- Neuroblastoma and Pheochromocytoma. Neuroblastoma is the most common, extra-cranial, solid tumor found in childhood. Of the children who present with high risk metastatic disease, approximately 50% suffer relapse after treatment and those with high risk Stage 3 or 4 tumors have 5-year survival rates of just 25-30%. Radioiodinated meta-iodobenzylguanidine (MIBG) is an in vivo imaging agent developed for use in detecting NB. The preferential uptake of MIBG by NB is a result of active transport by the norepinephrine transporter (NET), a protein which is expressed in 85-90% of primary and metastatic NB tumors. The main focus of this project is to investigate targeted drug delivery to NB cells by exploiting the selective NET affinity of MIBG. Preliminary work already has identified a promising MIBG analog which not only demonstrates NET-dependant uptake but also depletes the intracellular, chemoprotectant glutathione. The analog significantly enhances the cytotoxicity of melphalan, a glutathione-sensitive, front-line chemotherapeutic against neuroblastoma.
Pheochromocytoma (PHEO) is another neuroendocrine tumor; while relatively rare, the incidence of PHEO is reportedly on the rise, perhaps due to improvements in detection. Like neuroblastoma, PHEO is characterized by high expression of the norepinephrine transporter (NET) and highly efficient (up to 95%) uptake of MIBG by both primary and metatstatic tumors. As with NB, a decrease, in vitro, of cellular and mitochondrial glutathione levels in PHEO cells is linked to a loss of mitochondrial function and cell viability. Our design of building upon MIBG selectivity and targeting cellular resistance mechanisms provides a novel treatment possibility for PHEO.
Boyd, V.L.; Robbins, J.D.; Egan, W.; Ludeman, S.M. "31P Nuclear Magnetic Resonance Spectroscopic Observation of the Intracellular Transformations of Oncostatic Cyclophosphamide Metabolites." J. Med. Chem. 1986 29, 1206-1210.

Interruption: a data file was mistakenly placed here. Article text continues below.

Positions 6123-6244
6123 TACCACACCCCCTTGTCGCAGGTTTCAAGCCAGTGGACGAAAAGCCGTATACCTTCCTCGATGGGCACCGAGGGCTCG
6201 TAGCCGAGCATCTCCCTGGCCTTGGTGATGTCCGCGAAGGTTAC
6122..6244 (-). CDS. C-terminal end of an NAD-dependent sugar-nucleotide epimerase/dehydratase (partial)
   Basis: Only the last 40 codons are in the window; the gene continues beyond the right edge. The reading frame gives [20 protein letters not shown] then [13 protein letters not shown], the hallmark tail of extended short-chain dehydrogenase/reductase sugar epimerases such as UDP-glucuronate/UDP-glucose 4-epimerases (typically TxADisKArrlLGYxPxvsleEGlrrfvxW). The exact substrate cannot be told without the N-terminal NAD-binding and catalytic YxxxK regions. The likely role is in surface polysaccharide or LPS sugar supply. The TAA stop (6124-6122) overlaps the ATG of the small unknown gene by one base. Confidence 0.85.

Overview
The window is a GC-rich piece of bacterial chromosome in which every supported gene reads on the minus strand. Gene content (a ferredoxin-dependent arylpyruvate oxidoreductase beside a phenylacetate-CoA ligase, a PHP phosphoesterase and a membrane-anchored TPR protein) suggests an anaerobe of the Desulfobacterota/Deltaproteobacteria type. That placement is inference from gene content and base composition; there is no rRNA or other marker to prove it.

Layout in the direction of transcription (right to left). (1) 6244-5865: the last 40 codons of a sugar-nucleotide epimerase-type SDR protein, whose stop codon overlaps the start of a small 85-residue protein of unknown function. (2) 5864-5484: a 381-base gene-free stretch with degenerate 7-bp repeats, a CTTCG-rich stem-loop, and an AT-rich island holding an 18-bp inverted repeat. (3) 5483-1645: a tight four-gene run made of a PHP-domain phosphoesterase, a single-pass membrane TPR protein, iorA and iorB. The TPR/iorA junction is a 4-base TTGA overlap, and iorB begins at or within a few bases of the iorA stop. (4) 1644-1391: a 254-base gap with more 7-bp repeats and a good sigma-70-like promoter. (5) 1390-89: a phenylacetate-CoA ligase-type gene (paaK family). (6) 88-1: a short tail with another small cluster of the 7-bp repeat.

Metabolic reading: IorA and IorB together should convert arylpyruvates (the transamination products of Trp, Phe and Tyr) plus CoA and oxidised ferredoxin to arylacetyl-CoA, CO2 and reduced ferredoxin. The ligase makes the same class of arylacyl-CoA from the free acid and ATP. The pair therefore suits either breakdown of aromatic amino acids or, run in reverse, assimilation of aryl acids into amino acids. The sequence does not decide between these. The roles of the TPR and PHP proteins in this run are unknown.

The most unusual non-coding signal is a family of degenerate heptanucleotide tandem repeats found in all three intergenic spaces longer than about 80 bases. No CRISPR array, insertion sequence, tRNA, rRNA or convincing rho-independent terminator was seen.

Habib, A.D.; Boal, J.A.; Hilton, J.; Nguyen, T.; Chang, Y.H.; Ludeman, S.M. "The Effect of Stereochemistry on the Oxidative Metabolism of the Cyclophosphamide Metabolite Aldophosphamide." Biochem. Pharmacol. 1995, 50, 429-433.
Springer, J.B.; Colvin, M.E.; Colvin, O.M.; Ludeman, S.M. “Isophosphoramide Mustard and Its Mechanism of Bisalkylation.” J. Org. Chem. 1998, 63, 7218-7222.
Ludeman, S.M. “From Chemical Warfare Agent to Anticancer Drug: The Chemistry of Phosphoramide Mustard.” In Biomedical Chemistry/Applying Chemical Principles to the Understanding and Treatment of Disease, Torrence, P.F. (ed.), John Wiley & Sons, Inc., NY, 2000, pp 163-187.
Ludeman, S.M.; Gamcsik, M.P. “Mechanisms of Resistance Against Cyclophosphamide and Ifosfamide: Can They Be Overcome Without Sacrificing Selectivity?” In Clinically Relevant Resistance to Anticancer Agents (Cancer Treatment and Research) Andersson, B.S. and Murray, D. (eds.), Kluwer Publishers, Inc., Norwell, MA, 2002, pp 177-197. [Cancer Treat. Res. 2002, 112, 177-197]
Hansen, R.J.; Ludeman, S.M.; Pegg, A.E.; Dolan, M.E. “Role of MGMT in Protecting against Cyclophosphamide and Ifosfamide.” DNA Repair 2007, 6, 1145-1154.
Pinto N, Ludeman SM, Dolan ME. Pharmacogenetic Studies Related to Cyclophosphamide-Based Therapy. Pharmacogenomics 2009, 10(12), 1897-1903.
Gamcsik, M.P.; Clark, M.D.; Ludeman, S.M.; Springer, J.B.; D'Alessandro, M.A.: Simpson, N.E.; Pourdeyhimi, R.; Johnson, C.B.; Teeter, S.D.; Blackband, S.J.; Thelwall, P.E. “Non-invasive Monitoring of L-2-Oxothiazolidine-4-carboxylate Metabolism in the Rat Brain by In vivo 13C Magnetic Resonance Spectroscopy.” Neurochem. Res. 2011, 36, 443-451.
Amoyaw, P.N.A.; Springer, J.B.; Gamcsik, M.P.; Mutesi, R.L.; D’Alessandro, M.A.; Dempsey, C.R.; Ludeman, S.M. “Synthesis of 13C-Labelled Derivatives of Cysteine for Magnetic Resonance Imaging Studies of Drug Uptake and Conversion to Glutathione in Rat Brain.” J. Label. Compd. Radiopharm. 2011, 54, 607-612.